This section suggests ways of avoiding the possible pitfalls and frustrations of travelling in a country where distances between places of interest are great, safe public transport is scarce and often unreliable, there is limited acceptance of credit cards by tourist resorts and travellers cheques are almost useless. Outside of Maputo and the main tourist areas, English is not widely spoken and you will have a richer and more fulfilling visit if you learn some Portuguese (the official language) or at least know how to great in Tsonga, Sena or Macua. Note that the risk of becoming addicted to a remote corner of a national park or a long stretch of secluded beach is high - even if all of the usual precautions are taken.

Frequently Asked Questions - Vehicles & Driving

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FAQs - Vehicles & Driving

Some Zimbabwe and many South Africa - based companies do allow their vehicles into Mozambique so inquire before booking. In South Africa (Johannesburg) contact Southern Off-road (4x4hire.co.za)  Hertz: tel. (011) 390 2066, www.hertz.co.za, for Safari-equipped 4x4's www.bushlore.com  see also www.getawaytoafrica.com and in Zimbabwe (Harare) contact Cameron Harvey Safaris: tel. (04) 86 0978, e-mail: camhar@africaonline.co.zw or Elite: tel. (04) 73 8325, fax (01) 72 0414.  Note that an "Across - border" fee of about $100 - $200 may apply and if you need the vehicle delivered from South Africa or Zimbabwe to an airport in Mozambique (and collected) a hefty ferry-fee will be charged.

No, but you will need the original vehicle registration papers (notarised or copies certified by a Commissioner of Oaths usually acceptable) and a letter of authorization from the registered owner and bank (with driver’s name and travel dates) if the vehicle is financed.

All land borders issue a Temporary Import Permit (TIP) at no charge.  Third Party (MVA) insurance is compulsory and is sold at MOST land borders (Pafuri, Entre Lagos, Vila Nova and Rovuma are exceptions) or can be purchased in advance at AA and Outdoor Warehouse, Sasol Service station near the border and online at https://www.hollsure.co.za/Page/About 

Have your documents ready to hand as you may be asked for these by the white-shirted transit police.  For comprehensive cross-border vehicle insurance look up: http://www.ccic.co.za/ultimate-overview/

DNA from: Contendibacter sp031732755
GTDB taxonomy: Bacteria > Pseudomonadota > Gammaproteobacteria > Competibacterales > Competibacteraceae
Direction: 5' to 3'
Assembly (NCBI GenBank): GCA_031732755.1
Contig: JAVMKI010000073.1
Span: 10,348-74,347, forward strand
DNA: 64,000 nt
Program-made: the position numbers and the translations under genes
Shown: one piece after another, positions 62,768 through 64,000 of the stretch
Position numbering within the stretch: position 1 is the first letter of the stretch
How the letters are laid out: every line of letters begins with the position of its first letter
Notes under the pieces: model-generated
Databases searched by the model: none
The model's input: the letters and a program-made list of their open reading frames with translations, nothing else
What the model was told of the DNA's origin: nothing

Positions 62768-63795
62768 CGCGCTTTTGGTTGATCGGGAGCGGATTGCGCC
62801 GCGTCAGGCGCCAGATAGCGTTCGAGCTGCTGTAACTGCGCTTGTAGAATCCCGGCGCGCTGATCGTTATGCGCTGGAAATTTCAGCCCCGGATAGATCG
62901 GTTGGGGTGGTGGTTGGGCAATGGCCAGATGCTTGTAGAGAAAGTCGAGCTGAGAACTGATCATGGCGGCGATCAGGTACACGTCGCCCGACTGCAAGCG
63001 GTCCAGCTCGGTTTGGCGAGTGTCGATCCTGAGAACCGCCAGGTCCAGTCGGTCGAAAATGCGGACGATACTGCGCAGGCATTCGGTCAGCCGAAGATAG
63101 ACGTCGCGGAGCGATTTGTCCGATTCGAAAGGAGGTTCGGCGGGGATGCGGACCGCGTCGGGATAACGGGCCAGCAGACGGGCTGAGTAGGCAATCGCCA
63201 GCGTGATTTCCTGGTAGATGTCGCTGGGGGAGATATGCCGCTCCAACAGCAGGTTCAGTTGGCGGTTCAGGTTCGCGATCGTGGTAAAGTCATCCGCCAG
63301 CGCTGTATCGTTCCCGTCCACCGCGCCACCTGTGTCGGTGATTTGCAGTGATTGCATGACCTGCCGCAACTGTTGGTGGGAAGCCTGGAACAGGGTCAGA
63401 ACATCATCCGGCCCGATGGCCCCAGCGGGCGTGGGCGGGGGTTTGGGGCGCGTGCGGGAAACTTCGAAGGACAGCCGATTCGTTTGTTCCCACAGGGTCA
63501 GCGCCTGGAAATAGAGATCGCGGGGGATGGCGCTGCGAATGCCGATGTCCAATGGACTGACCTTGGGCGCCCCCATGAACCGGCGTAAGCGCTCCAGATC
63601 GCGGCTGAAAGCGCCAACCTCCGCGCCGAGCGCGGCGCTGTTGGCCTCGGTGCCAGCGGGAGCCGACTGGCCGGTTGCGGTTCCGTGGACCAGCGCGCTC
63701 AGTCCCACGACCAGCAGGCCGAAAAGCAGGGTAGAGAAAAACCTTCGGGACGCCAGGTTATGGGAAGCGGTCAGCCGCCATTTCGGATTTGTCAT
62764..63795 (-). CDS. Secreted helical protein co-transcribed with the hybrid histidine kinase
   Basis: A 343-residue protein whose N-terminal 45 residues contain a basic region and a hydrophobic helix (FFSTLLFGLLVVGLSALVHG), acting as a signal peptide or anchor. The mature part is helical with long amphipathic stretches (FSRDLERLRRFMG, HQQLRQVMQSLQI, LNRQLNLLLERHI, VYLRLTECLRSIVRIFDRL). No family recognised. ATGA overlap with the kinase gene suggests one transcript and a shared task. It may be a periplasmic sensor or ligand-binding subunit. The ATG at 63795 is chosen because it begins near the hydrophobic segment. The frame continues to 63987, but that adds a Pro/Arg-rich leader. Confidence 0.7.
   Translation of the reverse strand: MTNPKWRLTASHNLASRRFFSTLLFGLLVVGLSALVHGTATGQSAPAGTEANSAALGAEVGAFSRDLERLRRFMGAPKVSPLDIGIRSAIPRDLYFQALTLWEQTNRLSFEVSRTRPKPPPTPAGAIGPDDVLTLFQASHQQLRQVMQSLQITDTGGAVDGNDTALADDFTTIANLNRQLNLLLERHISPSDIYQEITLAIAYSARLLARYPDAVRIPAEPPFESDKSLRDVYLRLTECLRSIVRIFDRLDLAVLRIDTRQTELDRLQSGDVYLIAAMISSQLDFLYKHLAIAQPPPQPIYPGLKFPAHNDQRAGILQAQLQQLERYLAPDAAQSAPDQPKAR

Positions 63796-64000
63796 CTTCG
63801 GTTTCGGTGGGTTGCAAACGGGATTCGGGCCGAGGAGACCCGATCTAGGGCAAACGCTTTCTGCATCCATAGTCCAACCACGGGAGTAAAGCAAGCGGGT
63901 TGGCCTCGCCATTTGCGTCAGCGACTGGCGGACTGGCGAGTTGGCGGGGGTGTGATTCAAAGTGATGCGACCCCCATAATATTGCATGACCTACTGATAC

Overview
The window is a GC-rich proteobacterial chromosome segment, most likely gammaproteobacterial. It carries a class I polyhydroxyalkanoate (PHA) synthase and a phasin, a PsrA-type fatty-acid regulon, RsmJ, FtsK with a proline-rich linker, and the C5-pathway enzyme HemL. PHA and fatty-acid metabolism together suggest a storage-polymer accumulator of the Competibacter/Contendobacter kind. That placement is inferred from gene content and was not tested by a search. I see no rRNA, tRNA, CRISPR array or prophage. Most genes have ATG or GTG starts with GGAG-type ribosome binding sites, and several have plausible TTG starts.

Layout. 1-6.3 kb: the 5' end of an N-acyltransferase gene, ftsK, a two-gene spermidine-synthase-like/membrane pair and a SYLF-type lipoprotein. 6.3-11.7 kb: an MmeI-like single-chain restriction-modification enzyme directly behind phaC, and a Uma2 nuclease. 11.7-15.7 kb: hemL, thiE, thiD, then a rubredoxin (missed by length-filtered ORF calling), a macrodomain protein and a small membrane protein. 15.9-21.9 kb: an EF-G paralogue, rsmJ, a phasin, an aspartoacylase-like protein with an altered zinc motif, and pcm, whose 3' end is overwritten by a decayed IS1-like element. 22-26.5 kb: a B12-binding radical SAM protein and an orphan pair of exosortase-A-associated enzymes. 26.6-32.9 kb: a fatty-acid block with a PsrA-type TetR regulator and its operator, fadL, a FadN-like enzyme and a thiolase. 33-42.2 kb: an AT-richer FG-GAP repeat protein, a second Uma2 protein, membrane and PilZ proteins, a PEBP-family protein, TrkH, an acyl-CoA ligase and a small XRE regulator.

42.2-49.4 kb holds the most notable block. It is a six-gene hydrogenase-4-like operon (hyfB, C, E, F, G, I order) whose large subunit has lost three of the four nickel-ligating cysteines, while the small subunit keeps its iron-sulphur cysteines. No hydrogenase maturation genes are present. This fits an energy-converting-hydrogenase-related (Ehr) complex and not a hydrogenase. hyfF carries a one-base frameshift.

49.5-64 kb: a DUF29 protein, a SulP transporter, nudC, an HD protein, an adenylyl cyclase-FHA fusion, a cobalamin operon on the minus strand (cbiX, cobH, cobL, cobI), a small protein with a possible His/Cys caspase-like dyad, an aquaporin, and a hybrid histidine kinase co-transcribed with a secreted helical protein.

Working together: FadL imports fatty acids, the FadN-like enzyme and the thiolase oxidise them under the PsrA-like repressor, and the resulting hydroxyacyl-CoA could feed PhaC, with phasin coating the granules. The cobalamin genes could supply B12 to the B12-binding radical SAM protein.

No.  South African and most other country’s driver’s licenses are accepted.  The (unofficial) guideline is that your license should have the Portuguese “carta de condução” written on it.  The official regulation is that your license must be valid and current in your own country.   It is however very useful to carry an International License.

If you have a cell phone (and reception) phone the nearest lodge (I assuming that you have a guidebook such as Globetrotter Guide to Mozambique or do a search using the internet).

If alone with no phone (it is advisable to travel together with other vehicles) take all valuables and immediately hitch or catch public transport to the nearest tourist facility and arrange a tow back. Once occupants and vehicle are safe, see if essential repairs can be done locally, but ask locally first for a reliable mechanic. 

Contact your insurance company to arrange for your vehicle to be repatriated to South Africa, or other country.   A very reliable and experienced independent mechanic and vehicle repatriation person is Henri Gouws, tel Mozambique +258 82 657 0169 or South Africa + 27 73 819 7735.

Diesel (gasoléo) and petrol (gasolina) are readily available in the provincial capitals as well as along the main routes. In remote areas diesel is far easier to find than petrol. Where there are no service stations, try at the roadside barracas (stalls) or at the 'mercado' (market) and/or speak to the transport and bus drivers. Fuel is cheapest in Maputo, Beira, Quelimane and Nacala and increases in price with distance from these ports. Diesel costs Mt40 (ZAR13, US$0.95), petrol Mt50 (ZAR15, US$1) per litre.

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